Cytochrome P450 enzymes (P450s) accept successive electrons at a heme bound iron atom which splits dioxygen and performs a variety of challenging chemical reactions. The Arnold group has used site-directed recombination to produce several thousand P450 enzymes from three parent sequences. About half (~3,000) of the designed P450s fold. We aim to develop new bioinformatics algorithms that mine this dataset to better understand P450 structure and stability. With detailed atomistic modeling and extensive conformational sampling, we will predict high resolution structures for libraries of P450s.
Every individual is chemically distinct, with various cytochrome P450 enzymes largely responsible for metabolism and clearance of therapeutic drugs. Few mammalian P450 crystal structures have been reported. However, recent evidence suggests that structure refinement of P450 homology models may now be feasible. We aim to pioneer computational methods to more accurately predict high resolution structures for libraries of cytochrome P450 enzymes. Structural models will be validated with experimental crystallography and spectroscopy. Modeling natural P450 sequences, allele variants, and designed P450s will yield a database of structures useful for understanding pharmacogenetic data and designing new therapeutic ligands.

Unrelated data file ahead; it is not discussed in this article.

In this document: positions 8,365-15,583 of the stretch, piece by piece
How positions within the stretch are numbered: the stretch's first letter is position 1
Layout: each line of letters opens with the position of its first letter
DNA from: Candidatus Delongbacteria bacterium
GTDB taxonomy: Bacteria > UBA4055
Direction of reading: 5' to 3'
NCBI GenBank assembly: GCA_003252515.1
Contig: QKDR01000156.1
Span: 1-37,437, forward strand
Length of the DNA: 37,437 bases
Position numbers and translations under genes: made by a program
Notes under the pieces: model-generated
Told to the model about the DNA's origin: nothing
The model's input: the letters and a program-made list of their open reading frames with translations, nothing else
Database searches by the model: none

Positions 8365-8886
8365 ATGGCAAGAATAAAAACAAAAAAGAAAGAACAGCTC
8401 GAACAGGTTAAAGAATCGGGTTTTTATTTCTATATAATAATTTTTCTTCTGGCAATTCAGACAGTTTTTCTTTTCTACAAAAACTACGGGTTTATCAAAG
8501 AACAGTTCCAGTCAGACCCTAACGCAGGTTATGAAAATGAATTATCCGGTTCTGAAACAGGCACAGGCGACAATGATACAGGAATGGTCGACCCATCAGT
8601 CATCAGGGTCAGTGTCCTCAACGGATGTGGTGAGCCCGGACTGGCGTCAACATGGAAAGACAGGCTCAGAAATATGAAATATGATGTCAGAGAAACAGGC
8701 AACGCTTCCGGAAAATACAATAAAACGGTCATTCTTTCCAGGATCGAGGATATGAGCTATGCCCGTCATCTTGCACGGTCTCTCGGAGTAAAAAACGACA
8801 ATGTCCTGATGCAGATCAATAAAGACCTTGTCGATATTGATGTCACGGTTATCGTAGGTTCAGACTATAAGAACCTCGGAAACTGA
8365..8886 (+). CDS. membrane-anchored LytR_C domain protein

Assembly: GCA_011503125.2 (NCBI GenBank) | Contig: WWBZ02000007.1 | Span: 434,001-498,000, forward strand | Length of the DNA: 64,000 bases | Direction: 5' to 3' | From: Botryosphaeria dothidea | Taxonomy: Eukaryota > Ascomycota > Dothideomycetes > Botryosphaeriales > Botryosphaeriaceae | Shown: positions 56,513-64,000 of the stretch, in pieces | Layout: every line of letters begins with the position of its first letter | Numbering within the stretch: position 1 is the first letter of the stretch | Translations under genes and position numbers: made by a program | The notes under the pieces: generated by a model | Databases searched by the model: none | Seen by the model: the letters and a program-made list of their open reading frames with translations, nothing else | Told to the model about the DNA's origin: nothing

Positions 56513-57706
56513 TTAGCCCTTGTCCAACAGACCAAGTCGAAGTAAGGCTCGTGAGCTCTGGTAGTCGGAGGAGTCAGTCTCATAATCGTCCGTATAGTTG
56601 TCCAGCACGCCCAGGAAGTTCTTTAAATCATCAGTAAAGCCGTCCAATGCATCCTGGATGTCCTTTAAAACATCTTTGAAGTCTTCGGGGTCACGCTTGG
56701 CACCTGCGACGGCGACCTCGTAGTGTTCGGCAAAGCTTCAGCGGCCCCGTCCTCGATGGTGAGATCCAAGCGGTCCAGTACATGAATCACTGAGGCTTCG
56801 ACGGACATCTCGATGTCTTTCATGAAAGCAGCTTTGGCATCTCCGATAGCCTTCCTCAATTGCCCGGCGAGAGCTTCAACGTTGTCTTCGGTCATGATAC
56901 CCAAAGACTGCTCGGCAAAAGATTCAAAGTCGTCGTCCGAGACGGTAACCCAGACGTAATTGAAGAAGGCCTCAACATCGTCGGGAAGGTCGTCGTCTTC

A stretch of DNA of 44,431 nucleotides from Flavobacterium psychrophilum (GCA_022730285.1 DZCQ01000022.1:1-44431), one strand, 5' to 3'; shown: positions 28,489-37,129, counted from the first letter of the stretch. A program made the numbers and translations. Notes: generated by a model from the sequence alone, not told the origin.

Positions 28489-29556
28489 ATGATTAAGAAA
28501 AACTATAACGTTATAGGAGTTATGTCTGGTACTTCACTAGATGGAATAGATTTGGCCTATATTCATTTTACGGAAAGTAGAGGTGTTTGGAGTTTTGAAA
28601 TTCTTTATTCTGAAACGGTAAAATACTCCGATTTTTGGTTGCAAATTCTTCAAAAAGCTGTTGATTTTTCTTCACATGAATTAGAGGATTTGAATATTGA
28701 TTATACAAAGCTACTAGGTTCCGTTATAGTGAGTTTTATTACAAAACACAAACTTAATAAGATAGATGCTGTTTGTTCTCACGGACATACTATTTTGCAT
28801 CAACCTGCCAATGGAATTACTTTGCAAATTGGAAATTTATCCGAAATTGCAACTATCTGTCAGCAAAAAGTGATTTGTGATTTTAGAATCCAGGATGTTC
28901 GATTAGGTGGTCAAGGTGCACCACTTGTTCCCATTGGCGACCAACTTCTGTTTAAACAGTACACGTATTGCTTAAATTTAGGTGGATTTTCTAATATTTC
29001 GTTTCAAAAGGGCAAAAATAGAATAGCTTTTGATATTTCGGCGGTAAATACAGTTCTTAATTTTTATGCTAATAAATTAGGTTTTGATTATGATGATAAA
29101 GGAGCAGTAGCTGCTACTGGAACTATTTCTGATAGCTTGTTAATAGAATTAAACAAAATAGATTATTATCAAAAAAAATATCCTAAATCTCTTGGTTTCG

One of the most visible early success stories for synthetic biology was the synthesis of an artemisinin precursor by Keasling and coworkers. This group was remarkable fortunate to extract the correct cytochrome P450 gene (CYP71AV1) from Artemisia annua. To reduce the need for luck in future synthetic biology endeavors, predictive models are needed for the substrate specificity of new cytochrome P450 genes. We aim to develop such predictive models, thereby organizing the natural P450 toolbox.